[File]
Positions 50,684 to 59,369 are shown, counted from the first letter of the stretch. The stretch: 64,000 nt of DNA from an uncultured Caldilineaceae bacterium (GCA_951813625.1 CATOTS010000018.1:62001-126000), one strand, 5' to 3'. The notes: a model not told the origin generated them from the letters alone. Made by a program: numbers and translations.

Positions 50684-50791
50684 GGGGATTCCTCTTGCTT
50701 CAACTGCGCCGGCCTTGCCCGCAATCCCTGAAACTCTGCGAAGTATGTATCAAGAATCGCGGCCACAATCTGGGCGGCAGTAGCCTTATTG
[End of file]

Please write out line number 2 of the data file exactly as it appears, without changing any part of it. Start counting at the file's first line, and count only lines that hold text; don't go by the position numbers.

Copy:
Positions 50684-50791